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Things user wants to move to OmniFocus but struggles with single contexts. Thread Tools Search this Thread Display Modes
Quote:
Originally Posted by Ken Case View Post
Actually, you've already mentioned one more case where I could see wanting multiple tags, and that's where I actually have separate actions which could accomplish the same end: for example, I can either talk with Bob by meeting with him at the office or by calling him on the telephone.
I have another example that might be a better example of why I'd like to be able to set more than one context to an action.

EXAMPLE 1
---------------
Let's say I have an action "Buy OmniFocus" and it's context is @online.

I have access to the internet from home and at work. I COULD create an @online context independent of my @Work and @Home contexts, but the need for discrete versions of @online can also be made, thusly:

-- "Catch up with facebook friends" @work/online is a no-no.
-- "Read super secret work document" @home/online won't work because I don't have vpn

In the case of "Buy OmniFocus", it's appropriate and suitable to set it's context to either/both "@work/online" or "@home/online". If I could set it to both, I'd be reminded to buy it when I was both at home and at work.

EXAMPLE 2
---------------
"Buy milk"
@grocery store
@gas station
@walmart
 
While Ken's position makes sense, to me it would be better to be able to assign multiple contexts to a single action.

One example that is very common in my GTD implementation is to assign @waiting to tasks waiting for a reply. However, then when I have Joe on the phone, and pull up his context, I will miss the fact that I am waiting for Joe to reply to my earlier inquiry.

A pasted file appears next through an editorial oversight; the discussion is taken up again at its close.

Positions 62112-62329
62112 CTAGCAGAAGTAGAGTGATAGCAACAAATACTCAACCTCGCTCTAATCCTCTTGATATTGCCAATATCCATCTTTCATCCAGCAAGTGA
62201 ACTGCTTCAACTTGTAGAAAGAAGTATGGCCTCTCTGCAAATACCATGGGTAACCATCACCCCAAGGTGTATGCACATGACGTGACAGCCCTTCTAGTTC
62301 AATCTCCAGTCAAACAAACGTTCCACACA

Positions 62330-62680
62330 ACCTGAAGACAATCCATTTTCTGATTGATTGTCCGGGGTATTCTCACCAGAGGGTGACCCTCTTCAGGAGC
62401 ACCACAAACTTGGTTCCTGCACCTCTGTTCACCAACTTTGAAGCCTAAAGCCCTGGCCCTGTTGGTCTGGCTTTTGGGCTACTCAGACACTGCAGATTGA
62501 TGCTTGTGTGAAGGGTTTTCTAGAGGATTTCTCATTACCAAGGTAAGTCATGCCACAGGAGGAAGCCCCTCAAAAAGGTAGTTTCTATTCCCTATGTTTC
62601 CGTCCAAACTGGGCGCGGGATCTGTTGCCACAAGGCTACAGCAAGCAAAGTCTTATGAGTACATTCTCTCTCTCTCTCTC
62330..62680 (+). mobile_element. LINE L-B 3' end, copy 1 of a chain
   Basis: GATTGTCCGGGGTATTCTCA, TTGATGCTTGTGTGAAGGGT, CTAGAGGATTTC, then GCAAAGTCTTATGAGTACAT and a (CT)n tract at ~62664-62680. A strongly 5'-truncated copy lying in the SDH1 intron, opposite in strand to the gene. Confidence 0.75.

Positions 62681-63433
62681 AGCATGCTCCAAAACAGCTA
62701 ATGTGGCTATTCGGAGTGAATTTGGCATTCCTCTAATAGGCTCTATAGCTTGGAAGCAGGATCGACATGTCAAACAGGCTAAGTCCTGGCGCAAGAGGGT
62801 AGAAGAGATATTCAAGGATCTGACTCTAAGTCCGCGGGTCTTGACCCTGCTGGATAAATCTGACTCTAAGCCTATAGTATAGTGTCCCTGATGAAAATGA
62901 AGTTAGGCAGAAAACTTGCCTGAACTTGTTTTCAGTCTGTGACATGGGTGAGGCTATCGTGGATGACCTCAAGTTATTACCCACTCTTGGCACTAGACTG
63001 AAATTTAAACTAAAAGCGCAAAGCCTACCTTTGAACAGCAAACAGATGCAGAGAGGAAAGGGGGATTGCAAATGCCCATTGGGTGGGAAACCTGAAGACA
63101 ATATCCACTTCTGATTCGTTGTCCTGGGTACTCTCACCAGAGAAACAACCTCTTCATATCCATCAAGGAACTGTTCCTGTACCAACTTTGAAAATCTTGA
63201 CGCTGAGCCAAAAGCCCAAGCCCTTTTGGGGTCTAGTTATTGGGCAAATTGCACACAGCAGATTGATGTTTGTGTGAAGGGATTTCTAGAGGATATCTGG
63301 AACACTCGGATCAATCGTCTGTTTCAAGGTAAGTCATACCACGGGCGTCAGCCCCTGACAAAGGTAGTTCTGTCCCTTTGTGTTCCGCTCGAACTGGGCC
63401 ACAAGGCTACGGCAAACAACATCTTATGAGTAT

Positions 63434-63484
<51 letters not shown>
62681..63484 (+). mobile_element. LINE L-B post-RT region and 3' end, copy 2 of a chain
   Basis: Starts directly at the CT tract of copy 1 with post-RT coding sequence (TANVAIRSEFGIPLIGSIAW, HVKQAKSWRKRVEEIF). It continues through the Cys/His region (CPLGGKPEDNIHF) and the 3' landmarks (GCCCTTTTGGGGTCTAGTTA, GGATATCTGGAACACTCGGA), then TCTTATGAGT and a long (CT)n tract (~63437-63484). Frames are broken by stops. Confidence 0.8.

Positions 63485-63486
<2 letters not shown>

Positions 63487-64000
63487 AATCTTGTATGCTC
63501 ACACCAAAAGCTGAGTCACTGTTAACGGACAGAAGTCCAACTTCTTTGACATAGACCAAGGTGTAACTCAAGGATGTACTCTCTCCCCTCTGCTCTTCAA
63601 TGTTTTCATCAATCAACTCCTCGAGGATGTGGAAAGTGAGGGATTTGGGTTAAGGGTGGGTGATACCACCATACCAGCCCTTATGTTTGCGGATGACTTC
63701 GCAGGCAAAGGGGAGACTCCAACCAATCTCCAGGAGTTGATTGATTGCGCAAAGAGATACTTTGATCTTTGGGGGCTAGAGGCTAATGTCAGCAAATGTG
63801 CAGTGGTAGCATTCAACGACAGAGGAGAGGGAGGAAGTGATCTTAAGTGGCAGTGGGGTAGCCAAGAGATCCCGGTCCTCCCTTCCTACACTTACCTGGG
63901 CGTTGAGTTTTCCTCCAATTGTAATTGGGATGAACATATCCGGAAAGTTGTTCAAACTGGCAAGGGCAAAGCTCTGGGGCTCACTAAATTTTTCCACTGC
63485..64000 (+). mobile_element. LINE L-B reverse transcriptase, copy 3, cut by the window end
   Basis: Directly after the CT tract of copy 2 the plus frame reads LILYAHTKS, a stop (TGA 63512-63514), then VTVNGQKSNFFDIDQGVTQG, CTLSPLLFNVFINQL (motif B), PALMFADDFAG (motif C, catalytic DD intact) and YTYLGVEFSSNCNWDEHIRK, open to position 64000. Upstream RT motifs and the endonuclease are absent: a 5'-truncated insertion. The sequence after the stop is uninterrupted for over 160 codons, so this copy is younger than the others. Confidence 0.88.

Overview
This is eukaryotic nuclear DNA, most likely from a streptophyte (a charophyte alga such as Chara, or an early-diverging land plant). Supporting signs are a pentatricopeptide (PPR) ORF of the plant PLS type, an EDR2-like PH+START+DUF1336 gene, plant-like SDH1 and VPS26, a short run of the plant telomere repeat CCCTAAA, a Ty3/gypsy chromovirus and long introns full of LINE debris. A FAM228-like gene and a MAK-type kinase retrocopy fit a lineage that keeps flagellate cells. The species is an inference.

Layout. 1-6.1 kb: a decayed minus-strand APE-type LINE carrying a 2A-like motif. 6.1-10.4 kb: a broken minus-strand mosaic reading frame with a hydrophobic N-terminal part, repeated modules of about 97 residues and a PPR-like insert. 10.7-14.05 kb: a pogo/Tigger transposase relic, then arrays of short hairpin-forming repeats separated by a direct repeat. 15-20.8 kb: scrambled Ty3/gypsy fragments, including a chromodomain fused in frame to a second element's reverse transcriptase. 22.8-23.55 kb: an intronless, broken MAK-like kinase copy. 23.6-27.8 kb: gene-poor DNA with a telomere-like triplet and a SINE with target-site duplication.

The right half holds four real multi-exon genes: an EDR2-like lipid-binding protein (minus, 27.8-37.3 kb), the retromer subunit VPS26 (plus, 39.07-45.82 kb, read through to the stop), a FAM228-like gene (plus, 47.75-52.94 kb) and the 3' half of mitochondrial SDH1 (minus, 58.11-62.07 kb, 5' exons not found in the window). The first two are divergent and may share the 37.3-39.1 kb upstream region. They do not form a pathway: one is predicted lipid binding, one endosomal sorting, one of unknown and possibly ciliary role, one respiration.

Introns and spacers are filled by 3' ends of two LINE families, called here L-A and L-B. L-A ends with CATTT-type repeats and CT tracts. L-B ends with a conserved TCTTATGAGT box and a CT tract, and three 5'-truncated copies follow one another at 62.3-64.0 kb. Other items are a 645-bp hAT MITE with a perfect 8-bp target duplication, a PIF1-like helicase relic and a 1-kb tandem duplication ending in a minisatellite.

On the other hand, if I assign the task to @joe, it is not possible for me to check in on all of my waiting tasks during my weekly review.

If I could assign @waiting and @joe to a single action, my bases would be covered. This is certainly better than creating a separate task for each, as they are truly the same task, not different.

One very important asset we already have in OF is sub contexts. Doesn't handle the issue being discussed here, but I just wanted to mention it because this is a unique feature of OF contexts as far as I know.

Tags vs. multiple contexts is a little tricky for me. I believe that I would prefer taking OF contexts to the next level rather than introduce an additional feature to work around the lack of multiple contexts. John

Quote:
Originally Posted by Ken Case View Post
It sounds like this task actually has two separate actions which you could complete independently, one which you would do in the @Bob context and another which you would do in the @Hardwarestore context. In OmniFocus, you would model this by breaking down the task into those two subtasks ("Talk with Bob about buying hardware item xyz @Bob" and "Buy hardware item xyz @Hardwarestore").

In OmniFocus, you can decide whether you need to talk with Bob before buying the item (by making the group sequential), or after, or both (by putting in two Bob actions), or neither (by making the group parallel). Or you could even check in with Bob every week until the entire project is done (by making the Bob action repeating). None of this flexibility or clarity is possible unless you actually break down the task into its individual actions.

I suspect that might be one reason that Things needs multiple tags: when you can't break down your work into individual actions (since Things has no support for subtasks), you end up with multi-step tasks which you need to be reminded of in multiple contexts.

Does that make sense? Or am I missing something about how multiple tags would be helpful for a single action?
 
Quote:
Originally Posted by MacDork View Post
I have another example that might be a better example of why I'd like to be able to set more than one context to an action.

EXAMPLE 1
---------------
Let's say I have an action "Buy OmniFocus" and it's context is @online.

I have access to the internet from home and at work. I COULD create an @online context independent of my @Work and @Home contexts, but the need for discrete versions of @online can also be made, thusly:

-- "Catch up with facebook friends" @work/online is a no-no.
-- "Read super secret work document" @home/online won't work because I don't have vpn

In the case of "Buy OmniFocus", it's appropriate and suitable to set it's context to either/both "@work/online" or "@home/online". If I could set it to both, I'd be reminded to buy it when I was both at home and at work.